05-15-12, 12:40 PM #1
An equation for quantum gravity
I thought of an equation for quantum gravity . This is as follows :
Consider 'm' is the mass of a body with velocity 'v' , where 'g' is quantum-gravity applied on mass 'm' ; 'd' is the distance of the mass 'm' from the c.g of other masses which is causing the gravity field 'g' .
Principle followed here is , total energy of a mass = total potential energy + total kinetic energy .
Here total energy of mass 'm' is m*c^2 [as per Einstein's Equation] .
Total potential energy is mgd .
Total kinetic energy is (1/2)mv^2 .
So, mc^2 = mgd + (1/2)mv^2
or, gd = c^2 - (1/2)v^2 .
or, g = ( c^2 - (1/2)v^2 ) / d .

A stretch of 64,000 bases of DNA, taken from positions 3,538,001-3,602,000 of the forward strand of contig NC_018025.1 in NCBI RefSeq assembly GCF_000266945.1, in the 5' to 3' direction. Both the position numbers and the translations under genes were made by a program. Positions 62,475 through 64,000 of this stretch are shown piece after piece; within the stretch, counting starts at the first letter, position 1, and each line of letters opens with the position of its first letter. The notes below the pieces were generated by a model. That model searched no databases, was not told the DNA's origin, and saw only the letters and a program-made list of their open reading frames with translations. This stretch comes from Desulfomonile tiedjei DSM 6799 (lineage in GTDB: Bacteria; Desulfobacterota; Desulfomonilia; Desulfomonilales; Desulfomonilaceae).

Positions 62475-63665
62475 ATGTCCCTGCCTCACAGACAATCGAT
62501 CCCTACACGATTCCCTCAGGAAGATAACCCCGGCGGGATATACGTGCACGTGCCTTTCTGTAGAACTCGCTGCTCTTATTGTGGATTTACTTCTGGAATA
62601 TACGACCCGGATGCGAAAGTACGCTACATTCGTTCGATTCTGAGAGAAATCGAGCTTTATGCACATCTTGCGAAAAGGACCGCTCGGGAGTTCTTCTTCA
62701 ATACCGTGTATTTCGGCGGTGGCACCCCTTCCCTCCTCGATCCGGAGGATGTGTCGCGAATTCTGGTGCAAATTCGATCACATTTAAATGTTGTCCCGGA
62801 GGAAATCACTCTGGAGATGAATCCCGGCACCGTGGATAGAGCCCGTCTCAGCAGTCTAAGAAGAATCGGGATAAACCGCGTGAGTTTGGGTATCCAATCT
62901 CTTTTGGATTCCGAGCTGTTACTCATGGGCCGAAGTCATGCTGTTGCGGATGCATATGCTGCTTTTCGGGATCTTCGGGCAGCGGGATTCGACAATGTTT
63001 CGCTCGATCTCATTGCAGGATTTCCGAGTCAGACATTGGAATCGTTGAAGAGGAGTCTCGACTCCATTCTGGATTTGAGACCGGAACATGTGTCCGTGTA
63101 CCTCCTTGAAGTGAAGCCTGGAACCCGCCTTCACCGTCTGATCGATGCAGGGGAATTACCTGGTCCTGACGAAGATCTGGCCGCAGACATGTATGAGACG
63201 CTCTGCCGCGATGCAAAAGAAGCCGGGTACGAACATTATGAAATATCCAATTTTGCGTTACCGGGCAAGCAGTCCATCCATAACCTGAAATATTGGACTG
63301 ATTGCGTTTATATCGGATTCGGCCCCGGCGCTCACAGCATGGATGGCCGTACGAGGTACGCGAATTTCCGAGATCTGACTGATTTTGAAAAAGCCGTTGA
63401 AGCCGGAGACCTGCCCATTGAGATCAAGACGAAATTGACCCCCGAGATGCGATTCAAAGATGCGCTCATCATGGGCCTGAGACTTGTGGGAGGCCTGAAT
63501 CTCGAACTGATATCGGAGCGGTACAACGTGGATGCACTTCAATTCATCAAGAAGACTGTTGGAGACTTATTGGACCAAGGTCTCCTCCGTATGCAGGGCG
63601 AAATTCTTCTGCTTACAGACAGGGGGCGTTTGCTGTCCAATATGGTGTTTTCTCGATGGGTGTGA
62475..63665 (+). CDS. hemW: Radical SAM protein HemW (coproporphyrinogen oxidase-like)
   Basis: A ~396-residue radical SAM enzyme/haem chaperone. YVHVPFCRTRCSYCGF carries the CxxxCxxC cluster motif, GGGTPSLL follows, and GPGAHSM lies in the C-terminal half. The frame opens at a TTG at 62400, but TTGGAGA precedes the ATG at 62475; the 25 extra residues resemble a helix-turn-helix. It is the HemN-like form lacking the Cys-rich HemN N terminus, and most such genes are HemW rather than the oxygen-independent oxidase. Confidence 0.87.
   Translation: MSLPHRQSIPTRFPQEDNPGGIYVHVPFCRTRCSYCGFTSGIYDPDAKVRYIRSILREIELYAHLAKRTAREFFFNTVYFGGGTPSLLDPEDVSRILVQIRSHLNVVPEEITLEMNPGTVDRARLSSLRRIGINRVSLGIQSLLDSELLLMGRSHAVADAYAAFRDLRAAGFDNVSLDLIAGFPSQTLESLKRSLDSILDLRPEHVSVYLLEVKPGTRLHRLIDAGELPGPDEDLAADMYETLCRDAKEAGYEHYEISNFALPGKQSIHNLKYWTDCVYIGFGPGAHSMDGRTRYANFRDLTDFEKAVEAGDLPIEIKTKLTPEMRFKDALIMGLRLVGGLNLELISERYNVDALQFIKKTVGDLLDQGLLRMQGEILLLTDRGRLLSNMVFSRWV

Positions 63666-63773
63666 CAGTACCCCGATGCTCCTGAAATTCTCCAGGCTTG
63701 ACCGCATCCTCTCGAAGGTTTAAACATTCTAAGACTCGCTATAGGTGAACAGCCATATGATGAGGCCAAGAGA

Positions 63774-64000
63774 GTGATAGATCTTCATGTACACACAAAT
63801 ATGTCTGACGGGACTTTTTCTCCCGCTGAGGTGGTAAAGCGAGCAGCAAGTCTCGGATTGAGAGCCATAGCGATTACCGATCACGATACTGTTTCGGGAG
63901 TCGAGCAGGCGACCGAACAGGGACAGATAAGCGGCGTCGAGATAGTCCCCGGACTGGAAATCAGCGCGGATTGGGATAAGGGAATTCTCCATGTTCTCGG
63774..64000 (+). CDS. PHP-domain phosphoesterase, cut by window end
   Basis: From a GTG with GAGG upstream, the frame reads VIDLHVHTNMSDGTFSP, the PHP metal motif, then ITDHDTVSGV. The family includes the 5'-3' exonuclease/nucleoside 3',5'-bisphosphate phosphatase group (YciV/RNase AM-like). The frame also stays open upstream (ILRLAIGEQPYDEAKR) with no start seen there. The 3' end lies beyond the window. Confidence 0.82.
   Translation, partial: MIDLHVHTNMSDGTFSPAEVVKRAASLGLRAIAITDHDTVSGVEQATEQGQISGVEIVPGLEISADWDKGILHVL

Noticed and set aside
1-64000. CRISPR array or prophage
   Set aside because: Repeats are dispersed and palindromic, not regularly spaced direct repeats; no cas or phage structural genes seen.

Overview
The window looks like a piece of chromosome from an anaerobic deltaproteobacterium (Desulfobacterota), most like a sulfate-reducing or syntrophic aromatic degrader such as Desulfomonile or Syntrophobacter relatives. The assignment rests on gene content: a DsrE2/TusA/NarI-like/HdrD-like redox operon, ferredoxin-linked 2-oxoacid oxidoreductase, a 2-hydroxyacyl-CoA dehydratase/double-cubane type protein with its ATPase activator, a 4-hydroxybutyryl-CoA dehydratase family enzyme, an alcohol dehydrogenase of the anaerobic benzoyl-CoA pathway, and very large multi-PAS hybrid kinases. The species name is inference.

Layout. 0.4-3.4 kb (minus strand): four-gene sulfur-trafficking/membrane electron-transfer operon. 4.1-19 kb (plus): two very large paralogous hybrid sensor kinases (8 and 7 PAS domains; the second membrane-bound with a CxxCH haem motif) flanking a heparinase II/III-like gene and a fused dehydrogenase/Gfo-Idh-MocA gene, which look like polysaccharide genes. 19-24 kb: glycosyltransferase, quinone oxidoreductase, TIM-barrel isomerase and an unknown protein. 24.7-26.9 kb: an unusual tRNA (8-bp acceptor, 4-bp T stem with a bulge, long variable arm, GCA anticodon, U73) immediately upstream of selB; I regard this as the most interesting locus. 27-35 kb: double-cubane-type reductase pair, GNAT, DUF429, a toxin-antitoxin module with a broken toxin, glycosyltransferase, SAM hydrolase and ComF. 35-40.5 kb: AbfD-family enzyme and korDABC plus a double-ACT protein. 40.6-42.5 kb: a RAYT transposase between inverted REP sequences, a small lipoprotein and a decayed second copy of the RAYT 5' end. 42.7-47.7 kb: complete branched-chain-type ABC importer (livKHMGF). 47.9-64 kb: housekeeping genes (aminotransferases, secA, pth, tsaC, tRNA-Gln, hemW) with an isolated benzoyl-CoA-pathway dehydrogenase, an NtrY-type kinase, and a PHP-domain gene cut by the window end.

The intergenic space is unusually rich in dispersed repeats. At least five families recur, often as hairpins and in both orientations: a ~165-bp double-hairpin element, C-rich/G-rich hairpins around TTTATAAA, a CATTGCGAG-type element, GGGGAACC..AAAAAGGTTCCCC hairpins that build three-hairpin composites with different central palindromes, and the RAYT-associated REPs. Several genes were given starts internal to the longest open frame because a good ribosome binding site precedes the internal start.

or, g = ( 2c^2 - v^2 ) / 2d .
This 'g' value can represent the quantum-gravity .
05-15-12, 02:01 PM #2
05-15-12, 02:15 PM #3
From a quantum gravity perspective, I'd rather believe in some equation of the EFE's which are directly linked to some quantum effects, maybe some 's stuck in there, along with some other quantum ''things''.
I don't see how this has anything to do with quantum effects, more less than a quantum gravitational theory?
Can you explain in some more detail?
05-15-12, 02:16 PM #4
A good example of some gravity theories becoming ''quantized'' is perhaps the Hawking Radiation.
05-15-12, 10:23 PM #5
The total energy of a mass that has kinetic energy is not .
There's nothing quantum about anything in the opening post, which has many errors.
I have moved this thread to the cesspool where it belongs.
hansda: please don't post rubbish like this in the science forums again. Thanks.
05-16-12, 10:23 AM #6
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